Chapter 22: Sannyas: A Journey to Joy and Bliss
That is how I am going to separate the sannyas of the future from the sannyas of the past. And I think that the institution of sannyas, as it has been up to now, is on its deathbed; it is as good as dead. It has no future whatsoever. But sannyas in its essence, has to be preserved. It is such a precious attainment of mankind that we cannot afford to lose it. Sannyas is that rarest of flowers that blooms once in a great while. But it is likely that it will wither away for want of proper caring. And it will certainly die if it remains tied to its old patterns.
Therefore, sannyas has to be invested with a new meaning, a new concept. Sannyas has to live; it is the most profound, the most precious treasure that mankind has. But how to save it, preserve it, is the question. I would like to share with you my vision on this score.
Firstly, it is a long time that sannyas has remained isolated from the world, and consequently it has been doubly harmed. A sannyasin living completely cut off from the world, living in utter isolation from the world, becomes poor, and his poverty is very deep and subtle, because the wealth of all our life’s experiences lies in the world, not outside. All our experiences of pain and pleasure, attachment and detachment, hate and love, enmity and friendship, war and peace, come from the world itself. So when a man breaks away from the world, he becomes a hothouse plant, he ceases to be a flower that blooms under the sun and the open sky. By now, sannyas has become a hothouse plant. And such a sannyas cannot live any longer.
Sannyas cannot be grown in hothouses. To grow and blossom, the plant of sannyas needs an open sky. It needs the light of day and the darkness of night; it needs rains, winds and storms. It needs everything there is between the earth and the sky. A sannyasin needs to go through the whole gamut of challenges and dangers. By isolating him from the world we have harmed the sannyasin enormously, be cause his inner richness has diminished so much.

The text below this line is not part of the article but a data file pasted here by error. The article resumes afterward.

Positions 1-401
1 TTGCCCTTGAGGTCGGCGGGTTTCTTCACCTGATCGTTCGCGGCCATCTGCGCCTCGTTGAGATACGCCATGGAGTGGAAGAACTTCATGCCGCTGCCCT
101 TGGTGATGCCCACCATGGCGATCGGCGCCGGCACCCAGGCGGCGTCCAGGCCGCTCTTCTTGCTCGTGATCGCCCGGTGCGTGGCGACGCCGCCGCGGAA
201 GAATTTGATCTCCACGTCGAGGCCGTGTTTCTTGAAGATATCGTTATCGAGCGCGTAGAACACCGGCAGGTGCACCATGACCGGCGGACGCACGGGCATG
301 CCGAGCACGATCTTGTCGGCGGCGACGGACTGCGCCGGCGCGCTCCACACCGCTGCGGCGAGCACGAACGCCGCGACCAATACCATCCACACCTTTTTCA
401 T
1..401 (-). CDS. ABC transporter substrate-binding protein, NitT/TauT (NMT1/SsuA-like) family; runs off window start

It is amusing that those who are ordinarily called good people don’t have that richness of life their opposites have; they lack the richness of experience. For this reason, novelists think it is difficult to write a story around the life of a good person, that his life is flat and almost eventless. Curiously enough, a bad person makes a good story; he is a must for a story, even for history. What more can we say of a good man than this, that he has been good from the cradle to the grave?
Isolating him from the world, we deprive the sannyasin of experience; he remains very poor in experience. Of course, isolation gives him a sort of security, but it makes him poor and lackluster.
I want to unite the sannyasin with the world. I want sannyasins who world on farms and in factories, in offices and shops right in the marketplace. I don’t want sannyasins who escape from the world; I don’t want them to be renegades from life. I want them to live as sannyasins in the very thick of the world, to live with the crowd amid its din and bustle. Sannyas will have verve and vitality if the sannyasin remains a sannyasin in the very thick of the world.